Current Opinion in Nephrology and Hypertension was launched in 1992. It is part of a successful series of review journals whose unique format is designed to provide a systematic and critical assessment of the literature as presented in the many primary journals. The field of nephrology and hypertension are divided into 12 sections that are reviewed once a year. Each section is assigned a Section Editor, a leading authority in the area, who identifies the most important topics at that time. Here we are pleased to introduce the Journal's Section Editors for this issue.
David A. Bushinsky
Dr David A. Bushinsky received his medical degree from Tufts University School of Medicine in Boston, USA, and completed an internship and residency at the Tufts New England Medical Center Hospital. He also completed a fellowship in clinical nephrology and a research fellowship in nephrology at Tufts New England Medical Center.
Dr Bushinsky is the John J. Kuiper Distinguished Professor of Medicine and of Pharmacology and Physiology at the University of Rochester School of Medicine, USA. He is the Chief of the Nephrology Division at the University of Rochester Medical Center and Associate Chair for Academic Affairs in the Department of Medicine.
Dr Bushinsky is a member of a number of organizations including the Association of American Physicians and the American Society for Clinical Investigation.
He has published several hundred peer-reviewed articles, invited reviews, chapters, and editorials focusing on disorders of divalent ion metabolism. Dr Bushinsky developed a strain of rats that exhibit genetic hypercalciuria, the most common metabolic abnormality in humans with nephrolithiasis, and spontaneously formed kidney stones. The pathophysiology of the hypercalciuria closely parallels that of man and is thus a useful model to study stone formation in humans. He has also extensively studied the mechanism by which metabolic acids induce physicochemical bone dissolution and cell-mediated bone resorption. His research has been consistently funded by grants from the National Institutes of Health for three decades. Dr Bushinsky has lectured throughout the world on kidney stone formation, effects of acid on bone and other disorders of divalent ion metabolism.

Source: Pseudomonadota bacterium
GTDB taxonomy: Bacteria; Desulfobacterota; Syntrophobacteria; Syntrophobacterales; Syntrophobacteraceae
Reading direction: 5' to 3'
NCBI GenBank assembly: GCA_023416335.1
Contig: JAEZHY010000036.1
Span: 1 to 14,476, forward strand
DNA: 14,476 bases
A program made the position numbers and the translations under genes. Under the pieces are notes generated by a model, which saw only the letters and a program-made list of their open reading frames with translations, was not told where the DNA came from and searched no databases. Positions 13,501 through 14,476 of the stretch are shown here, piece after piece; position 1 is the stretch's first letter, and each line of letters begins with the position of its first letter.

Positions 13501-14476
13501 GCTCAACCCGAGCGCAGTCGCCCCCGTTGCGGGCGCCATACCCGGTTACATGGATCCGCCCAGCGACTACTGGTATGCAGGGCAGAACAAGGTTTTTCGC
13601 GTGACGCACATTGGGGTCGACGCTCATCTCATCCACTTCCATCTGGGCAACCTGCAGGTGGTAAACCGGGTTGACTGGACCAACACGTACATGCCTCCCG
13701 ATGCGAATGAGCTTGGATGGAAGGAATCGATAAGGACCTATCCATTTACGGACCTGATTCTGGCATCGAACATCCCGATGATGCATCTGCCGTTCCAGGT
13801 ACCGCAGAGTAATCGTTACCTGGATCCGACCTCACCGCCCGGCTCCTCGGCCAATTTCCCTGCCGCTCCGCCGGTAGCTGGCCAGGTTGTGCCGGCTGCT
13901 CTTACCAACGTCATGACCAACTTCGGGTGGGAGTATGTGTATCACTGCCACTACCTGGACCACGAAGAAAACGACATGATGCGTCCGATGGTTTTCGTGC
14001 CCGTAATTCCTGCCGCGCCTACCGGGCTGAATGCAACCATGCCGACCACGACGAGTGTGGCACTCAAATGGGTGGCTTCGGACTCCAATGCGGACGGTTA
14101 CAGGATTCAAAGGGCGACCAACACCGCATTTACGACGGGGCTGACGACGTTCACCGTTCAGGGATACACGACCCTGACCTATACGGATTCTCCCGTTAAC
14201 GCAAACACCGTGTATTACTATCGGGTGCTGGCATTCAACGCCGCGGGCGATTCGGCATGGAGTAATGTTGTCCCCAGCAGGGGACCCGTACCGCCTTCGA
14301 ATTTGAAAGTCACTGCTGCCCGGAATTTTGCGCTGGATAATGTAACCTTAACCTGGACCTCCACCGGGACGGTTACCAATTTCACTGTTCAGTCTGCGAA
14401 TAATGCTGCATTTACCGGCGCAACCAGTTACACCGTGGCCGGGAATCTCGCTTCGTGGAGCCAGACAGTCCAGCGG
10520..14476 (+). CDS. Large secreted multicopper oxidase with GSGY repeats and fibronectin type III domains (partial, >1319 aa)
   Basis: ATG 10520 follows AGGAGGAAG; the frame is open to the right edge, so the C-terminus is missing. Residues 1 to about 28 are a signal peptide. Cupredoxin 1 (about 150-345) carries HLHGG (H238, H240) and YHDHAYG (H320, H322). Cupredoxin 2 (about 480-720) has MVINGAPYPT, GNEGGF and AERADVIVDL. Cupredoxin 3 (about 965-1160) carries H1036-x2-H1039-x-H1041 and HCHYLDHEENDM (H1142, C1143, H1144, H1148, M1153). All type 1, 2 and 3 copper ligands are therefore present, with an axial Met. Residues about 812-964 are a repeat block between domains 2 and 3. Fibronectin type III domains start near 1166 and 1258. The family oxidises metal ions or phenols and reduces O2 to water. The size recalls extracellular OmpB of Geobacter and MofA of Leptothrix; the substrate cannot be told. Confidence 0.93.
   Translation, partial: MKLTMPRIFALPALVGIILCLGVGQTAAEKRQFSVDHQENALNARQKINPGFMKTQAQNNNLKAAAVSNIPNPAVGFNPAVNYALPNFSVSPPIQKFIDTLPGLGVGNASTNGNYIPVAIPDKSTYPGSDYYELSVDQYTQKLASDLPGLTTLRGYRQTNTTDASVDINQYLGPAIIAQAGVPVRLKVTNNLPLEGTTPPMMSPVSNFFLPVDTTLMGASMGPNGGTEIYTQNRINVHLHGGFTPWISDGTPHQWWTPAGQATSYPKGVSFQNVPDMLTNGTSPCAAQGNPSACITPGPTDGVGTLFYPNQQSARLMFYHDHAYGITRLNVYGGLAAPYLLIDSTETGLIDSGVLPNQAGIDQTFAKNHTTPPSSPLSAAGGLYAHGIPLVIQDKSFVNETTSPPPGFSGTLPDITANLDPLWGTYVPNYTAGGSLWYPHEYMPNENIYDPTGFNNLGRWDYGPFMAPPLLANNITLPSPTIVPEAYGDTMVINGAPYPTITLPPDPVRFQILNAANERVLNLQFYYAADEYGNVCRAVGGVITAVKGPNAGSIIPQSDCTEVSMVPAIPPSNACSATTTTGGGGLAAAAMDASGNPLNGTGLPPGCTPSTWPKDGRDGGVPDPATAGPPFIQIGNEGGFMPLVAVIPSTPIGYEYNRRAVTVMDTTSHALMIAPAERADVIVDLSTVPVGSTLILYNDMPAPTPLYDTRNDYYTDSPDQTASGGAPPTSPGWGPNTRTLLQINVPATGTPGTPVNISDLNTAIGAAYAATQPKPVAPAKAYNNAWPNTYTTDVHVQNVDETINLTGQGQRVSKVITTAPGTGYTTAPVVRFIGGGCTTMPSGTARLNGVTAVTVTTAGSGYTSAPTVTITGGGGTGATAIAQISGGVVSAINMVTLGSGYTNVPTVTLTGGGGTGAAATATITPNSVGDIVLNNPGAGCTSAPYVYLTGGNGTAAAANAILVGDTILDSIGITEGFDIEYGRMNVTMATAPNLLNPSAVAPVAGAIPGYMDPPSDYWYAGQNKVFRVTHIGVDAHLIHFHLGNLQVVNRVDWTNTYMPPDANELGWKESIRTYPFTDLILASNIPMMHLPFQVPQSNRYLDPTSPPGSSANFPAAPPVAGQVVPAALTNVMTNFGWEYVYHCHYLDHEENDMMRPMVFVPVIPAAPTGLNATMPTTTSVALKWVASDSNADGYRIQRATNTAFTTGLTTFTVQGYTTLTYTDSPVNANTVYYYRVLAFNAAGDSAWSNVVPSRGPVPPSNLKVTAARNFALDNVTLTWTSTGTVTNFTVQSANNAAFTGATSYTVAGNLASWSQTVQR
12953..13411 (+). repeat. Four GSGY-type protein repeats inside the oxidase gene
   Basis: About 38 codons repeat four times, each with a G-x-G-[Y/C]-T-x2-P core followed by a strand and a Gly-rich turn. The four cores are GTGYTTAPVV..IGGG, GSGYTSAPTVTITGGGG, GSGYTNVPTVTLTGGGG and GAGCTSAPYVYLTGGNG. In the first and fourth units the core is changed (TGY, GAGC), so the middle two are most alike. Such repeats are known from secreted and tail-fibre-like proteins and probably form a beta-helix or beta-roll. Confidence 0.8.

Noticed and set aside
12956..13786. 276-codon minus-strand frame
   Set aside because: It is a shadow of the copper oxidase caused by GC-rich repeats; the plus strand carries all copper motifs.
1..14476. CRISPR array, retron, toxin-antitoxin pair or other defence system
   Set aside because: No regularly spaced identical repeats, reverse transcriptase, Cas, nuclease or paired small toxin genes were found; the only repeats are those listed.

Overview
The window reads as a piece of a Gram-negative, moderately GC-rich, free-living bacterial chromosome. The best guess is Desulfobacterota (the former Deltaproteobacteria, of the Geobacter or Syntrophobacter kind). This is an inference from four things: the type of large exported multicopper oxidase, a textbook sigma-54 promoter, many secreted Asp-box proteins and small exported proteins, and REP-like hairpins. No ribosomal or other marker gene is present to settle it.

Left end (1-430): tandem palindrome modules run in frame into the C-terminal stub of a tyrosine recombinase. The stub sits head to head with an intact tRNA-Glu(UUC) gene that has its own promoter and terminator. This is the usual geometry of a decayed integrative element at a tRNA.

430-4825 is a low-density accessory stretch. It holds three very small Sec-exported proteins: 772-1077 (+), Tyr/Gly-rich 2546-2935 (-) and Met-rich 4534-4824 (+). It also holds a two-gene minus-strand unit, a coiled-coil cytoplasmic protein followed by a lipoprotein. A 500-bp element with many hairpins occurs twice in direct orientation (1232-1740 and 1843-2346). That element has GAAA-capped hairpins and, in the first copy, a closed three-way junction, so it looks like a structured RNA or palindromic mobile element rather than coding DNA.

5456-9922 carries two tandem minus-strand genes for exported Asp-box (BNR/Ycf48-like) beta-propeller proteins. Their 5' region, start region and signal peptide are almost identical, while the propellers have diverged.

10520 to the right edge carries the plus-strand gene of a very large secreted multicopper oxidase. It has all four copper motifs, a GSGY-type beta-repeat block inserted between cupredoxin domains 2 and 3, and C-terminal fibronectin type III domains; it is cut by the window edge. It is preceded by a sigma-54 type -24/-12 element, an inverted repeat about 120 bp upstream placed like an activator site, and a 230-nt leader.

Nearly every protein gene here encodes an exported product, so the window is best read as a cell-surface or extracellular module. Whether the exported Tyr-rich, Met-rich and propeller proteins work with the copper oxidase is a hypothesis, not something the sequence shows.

Dr Tamara Isakova, MD, MMSc, is a graduate of the State University of New York Downstate College of Medicine, USA, and she completed internal medicine training at the Massachusetts General Hospital, Boston, USA. She also received nephrology training in the combined Massachusetts General Hospital and Brigham & Women's Hospital nephrology fellowship program
She is Associate Professor of Medicine in the Division of Nephrology and Hypertension at the Northwestern University Feinberg School of Medicine, Chicago, USA. She is also the Director of the Center for Translational Metabolism and Health within the Institute for Public Health and Medicine at Northwestern.